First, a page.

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July 2014
Issue: April 1, 2014

Director's Chair: Darren Aronofsky - 'Noah'

By: Iain Blair
HOLLYWOOD — Writer-director Darren Aronofsky, whose last film, 2010’s Black Swan, won Best Picture and Best Director Oscar nominations, first made a big splash when his debut low-budget feature Pi won the prestigious Director’s Award at the 1998 Sundance Film Festival. He then quickly followed that up with 1999’s Requiem for a Dream. But his hot streak and momentum came to a screeching halt in 2002 when Brad Pitt dropped out of his expensive, ambitious sci-fi epic The Fountain — just weeks before shooting was due to start. Undaunted, Aronofsky recast and rewrote it, and its visually-stunning imagery and cutting edge visual effects helped pave the way for his latest massive production, Noah.

Based on the Book of Genesis’ story, this ultimate apocalypse scenario stars Russell Crowe as the ark-builder and an all-star cast that includes Anthony Hopkins, Jennifer Connelly, Emma Watson and Logan Lerman — and a lot of animals and water. It also stars a 500-foot-long ark and enough visual effects to keep a small army of artists and designers busy for years.

Here, in an exclusive interview, Aronofsky, whose credits include The Wrestler, talks about making the film, his love of post, the record-busting render of an ark shot done by ILM, and the irony of dealing with Hurricane Sandy during the shoot.

POST: It’s been four years since your last film, Black Swan. What took you so long?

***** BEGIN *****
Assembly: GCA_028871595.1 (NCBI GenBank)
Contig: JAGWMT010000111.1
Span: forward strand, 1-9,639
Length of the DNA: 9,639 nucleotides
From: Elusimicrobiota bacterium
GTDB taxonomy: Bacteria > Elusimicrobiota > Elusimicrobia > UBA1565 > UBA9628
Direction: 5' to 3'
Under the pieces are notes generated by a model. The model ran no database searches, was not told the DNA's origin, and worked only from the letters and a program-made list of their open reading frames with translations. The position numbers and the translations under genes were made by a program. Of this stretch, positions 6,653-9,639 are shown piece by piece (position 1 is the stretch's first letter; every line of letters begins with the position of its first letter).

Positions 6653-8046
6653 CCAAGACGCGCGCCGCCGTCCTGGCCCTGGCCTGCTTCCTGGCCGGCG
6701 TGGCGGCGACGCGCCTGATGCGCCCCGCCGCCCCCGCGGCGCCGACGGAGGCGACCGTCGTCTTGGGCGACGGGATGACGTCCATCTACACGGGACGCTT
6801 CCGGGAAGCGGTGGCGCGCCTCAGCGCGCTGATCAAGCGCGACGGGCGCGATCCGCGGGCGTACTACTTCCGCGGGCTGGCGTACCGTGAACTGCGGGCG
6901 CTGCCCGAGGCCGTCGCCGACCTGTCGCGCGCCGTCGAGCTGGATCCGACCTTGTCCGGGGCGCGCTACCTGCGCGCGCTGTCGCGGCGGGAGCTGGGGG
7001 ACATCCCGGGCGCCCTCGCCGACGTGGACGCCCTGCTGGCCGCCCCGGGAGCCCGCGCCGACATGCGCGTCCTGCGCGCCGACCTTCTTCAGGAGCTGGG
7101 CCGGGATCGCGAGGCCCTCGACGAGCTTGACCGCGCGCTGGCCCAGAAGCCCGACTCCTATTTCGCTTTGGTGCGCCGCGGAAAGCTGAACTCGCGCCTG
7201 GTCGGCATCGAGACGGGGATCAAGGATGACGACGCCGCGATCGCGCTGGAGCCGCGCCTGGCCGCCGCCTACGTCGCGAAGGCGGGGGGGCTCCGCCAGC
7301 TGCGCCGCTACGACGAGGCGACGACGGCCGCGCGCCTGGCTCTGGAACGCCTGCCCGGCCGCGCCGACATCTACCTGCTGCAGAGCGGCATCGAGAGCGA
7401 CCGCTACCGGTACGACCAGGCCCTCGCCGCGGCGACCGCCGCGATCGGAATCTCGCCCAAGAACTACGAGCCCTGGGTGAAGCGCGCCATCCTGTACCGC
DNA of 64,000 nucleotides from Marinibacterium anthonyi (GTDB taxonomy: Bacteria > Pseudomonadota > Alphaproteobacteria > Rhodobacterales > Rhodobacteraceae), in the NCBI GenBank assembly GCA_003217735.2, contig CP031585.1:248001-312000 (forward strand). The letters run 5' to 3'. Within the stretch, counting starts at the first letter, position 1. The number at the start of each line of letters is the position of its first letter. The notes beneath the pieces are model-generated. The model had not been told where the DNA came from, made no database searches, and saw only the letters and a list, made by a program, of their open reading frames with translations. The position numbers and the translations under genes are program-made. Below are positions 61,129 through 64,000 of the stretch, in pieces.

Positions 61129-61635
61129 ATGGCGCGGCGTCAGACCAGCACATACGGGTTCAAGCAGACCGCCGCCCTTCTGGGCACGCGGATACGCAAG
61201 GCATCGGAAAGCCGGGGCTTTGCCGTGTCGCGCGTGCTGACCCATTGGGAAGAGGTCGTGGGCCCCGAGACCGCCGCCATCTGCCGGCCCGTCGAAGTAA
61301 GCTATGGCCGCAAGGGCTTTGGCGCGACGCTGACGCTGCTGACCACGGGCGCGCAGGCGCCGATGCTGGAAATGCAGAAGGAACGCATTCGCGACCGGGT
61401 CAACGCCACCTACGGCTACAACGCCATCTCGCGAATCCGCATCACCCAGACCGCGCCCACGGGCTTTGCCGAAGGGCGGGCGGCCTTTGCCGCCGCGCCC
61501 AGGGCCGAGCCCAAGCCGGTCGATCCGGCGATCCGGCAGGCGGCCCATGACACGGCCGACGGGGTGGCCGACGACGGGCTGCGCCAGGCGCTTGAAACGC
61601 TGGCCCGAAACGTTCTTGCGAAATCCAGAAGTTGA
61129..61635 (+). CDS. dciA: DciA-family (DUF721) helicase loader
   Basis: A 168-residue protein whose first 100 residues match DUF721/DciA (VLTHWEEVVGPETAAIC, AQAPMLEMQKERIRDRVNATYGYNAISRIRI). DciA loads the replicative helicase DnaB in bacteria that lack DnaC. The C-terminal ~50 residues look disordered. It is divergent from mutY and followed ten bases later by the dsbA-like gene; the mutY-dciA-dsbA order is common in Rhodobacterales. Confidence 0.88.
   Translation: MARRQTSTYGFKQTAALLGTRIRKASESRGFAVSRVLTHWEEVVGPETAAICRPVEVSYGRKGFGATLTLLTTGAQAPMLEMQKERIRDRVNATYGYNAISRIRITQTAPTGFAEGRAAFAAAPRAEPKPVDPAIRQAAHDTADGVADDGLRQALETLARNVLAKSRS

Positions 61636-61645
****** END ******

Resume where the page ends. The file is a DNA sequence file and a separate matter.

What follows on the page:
DARREN ARONOFSKY: “When you do a huge film like Noah there’s just so much to do in pre-production before you even shoot a foot of film. You have to get the script right, and then there’s all the VFX and previs, and new stuff we wanted to do, and that took a while to figure out. And then post has been very long, so we’ve just been really busy working on this the whole time.”



POST: Why “Noah” and what sort of film did you set out to make? 
ARONOFSKY: “I was always very curious why no one had ever done this story, and why no one’s really done a biblical epic in over 50 years. And I was always interested in the challenge of taking on this story, as it’s something I hadn’t seen on the big screen, and I felt that with all the new technology that was available to me, that it might be possible to really do it justice. The story of Noah is one of the oldest stories mankind has, that’s been around since before history, and it’s still meaningful and immediate for a lot of people, so I felt it’d be very interesting to try and translate it to the big screen.”